from the sorry-I-can't-do-that,-Dave dept
For more than a decade now, computer printer manufacturers have been engaged in an endless quest called: “let’s be as annoying as humanly possible.” That quest, driven by a desire to monopolize and boost the sale of their own printer cartridges, has resulted in all manner of obnoxious DRM and other restrictions designed to make using cheaper, third-party printing cartridges a monumental headache. Often, software or firmware updates have been designed to intentionally grind printing to a halt if you try to use these alternative options.
Beyond that, there are other things printer manufacturers do that make even less sense if a happy customer is the end goal. Take for example Canon’s history of disabling the scanning and faxing functionality on some printer models if the printer itself runs out of ink. It’s a policy designed to speed up the rate at which users buy expensive cartridges (god forbid you go a few months just scanning things without adequate levels of magenta), but it’s exemplary of the outright hostility that plagues the sector.
And now Canon is facing a $5 million lawsuit (pdf) for its behavior. The lawsuit, filed in the District Court for the Eastern District of New York (first spotted by Bleeping Computer) claims Canon fails to adequately disclose the restrictions to consumers:
“Canon does not represent or warn consumers that ink is a necessary component in order to scan or fax documents. As a result, consumers are forced to incur unexpected and unnecessary burden and expense in the form of ink purchases or in the alternative be unable to scan or fax documents using the so-called all-in-one device. Canon knew, or should have known, that its representations and advertisements regarding the All-in-One Printers were false and misleading, and that they failed to disclose material information.”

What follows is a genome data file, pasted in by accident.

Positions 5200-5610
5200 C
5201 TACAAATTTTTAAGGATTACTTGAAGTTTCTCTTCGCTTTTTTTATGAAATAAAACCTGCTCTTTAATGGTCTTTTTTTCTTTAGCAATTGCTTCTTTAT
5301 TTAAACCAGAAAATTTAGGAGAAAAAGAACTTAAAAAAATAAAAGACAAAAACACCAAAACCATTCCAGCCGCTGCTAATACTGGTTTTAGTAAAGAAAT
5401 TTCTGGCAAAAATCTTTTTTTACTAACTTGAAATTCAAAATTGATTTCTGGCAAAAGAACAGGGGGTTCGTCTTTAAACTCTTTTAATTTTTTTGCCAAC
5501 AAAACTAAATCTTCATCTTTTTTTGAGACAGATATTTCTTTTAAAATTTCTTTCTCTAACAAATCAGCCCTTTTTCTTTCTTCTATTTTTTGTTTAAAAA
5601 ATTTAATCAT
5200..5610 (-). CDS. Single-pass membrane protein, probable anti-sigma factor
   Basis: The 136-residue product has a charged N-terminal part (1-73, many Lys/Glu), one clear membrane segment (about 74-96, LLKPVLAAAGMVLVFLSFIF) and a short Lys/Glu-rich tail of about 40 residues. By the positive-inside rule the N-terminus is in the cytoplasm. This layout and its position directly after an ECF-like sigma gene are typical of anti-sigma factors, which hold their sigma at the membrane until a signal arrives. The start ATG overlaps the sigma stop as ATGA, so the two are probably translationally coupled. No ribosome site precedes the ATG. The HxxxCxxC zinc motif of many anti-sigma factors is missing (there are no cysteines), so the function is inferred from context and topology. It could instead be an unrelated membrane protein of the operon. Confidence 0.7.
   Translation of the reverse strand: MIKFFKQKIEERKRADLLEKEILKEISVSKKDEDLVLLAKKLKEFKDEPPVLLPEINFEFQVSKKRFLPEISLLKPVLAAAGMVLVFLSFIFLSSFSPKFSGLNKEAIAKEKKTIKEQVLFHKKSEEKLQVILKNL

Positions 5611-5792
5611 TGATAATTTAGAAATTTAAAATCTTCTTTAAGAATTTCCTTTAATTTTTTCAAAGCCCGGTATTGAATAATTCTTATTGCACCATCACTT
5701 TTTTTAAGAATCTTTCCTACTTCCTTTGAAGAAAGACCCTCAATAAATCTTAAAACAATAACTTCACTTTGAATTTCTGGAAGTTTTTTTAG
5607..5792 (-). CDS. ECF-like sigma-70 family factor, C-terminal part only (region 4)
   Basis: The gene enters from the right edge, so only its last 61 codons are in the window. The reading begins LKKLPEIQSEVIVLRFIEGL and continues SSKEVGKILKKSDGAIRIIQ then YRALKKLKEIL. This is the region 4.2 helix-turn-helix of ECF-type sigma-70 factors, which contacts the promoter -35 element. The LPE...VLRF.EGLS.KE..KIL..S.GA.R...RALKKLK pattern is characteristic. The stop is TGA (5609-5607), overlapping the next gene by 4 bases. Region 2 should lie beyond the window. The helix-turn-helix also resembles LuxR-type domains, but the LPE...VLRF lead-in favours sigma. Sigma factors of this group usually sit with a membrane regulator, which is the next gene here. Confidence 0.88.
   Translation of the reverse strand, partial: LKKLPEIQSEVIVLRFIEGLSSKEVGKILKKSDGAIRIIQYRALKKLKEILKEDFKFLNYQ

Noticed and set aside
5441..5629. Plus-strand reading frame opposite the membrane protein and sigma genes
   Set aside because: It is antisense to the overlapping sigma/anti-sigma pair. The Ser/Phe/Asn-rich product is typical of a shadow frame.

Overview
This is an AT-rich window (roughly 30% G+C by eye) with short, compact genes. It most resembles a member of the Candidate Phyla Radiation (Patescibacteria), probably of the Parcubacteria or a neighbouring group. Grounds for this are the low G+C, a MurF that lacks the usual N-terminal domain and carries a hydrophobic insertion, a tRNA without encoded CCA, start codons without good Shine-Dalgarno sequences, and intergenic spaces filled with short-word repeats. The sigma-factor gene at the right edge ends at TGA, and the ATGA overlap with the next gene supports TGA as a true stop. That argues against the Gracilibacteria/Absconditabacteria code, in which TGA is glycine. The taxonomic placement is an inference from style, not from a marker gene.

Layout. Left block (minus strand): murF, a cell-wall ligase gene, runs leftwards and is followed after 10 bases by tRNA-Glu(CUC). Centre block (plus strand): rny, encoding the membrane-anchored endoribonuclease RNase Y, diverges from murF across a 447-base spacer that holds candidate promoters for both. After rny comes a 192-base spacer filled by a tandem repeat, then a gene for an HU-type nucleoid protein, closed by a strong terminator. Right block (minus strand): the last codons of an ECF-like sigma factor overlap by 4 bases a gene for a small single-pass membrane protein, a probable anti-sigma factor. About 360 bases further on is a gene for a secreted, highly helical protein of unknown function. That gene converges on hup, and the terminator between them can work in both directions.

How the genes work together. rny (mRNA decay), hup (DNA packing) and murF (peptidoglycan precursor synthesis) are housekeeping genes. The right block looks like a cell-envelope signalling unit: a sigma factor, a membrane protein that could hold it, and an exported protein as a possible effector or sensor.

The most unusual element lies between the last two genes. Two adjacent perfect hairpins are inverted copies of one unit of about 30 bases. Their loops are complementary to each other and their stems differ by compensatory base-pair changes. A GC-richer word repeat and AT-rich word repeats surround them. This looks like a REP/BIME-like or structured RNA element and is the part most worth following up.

There’s no technical reason for such restrictions as they pertain to scanning and faxing. But like most restrictions of this type, when consumers complain, they’re (falsely) informed it’s a product safety issue of some nebulous kind. See, for example, this Canon customer service response to one user who complained he could no longer scan when he ran out of ink (notice how he doesn’t answer the actual question and keeps the focus on printing):
“These precautions are in place to prevent damage to the printer from occurring if printing with no ink is attempted. The printer uses the ink to cool the printhead during the printing process. If no ink is present, the printhead could be damaged or the unit would require service.”
Again, being a misleading jackass to goose printer cartridge sales is not a cogent business strategy. And the fact this kind of stuff just keeps happening decade after decade showcases not only the ineffectiveness of class actions as a meaningful behavior shifting tool (of course binding arbitration has become arguably worse), but the overall fecklessness of U.S. regulators who generally lack the resources to properly police dodgy behavior at the scale it happens in the U.S.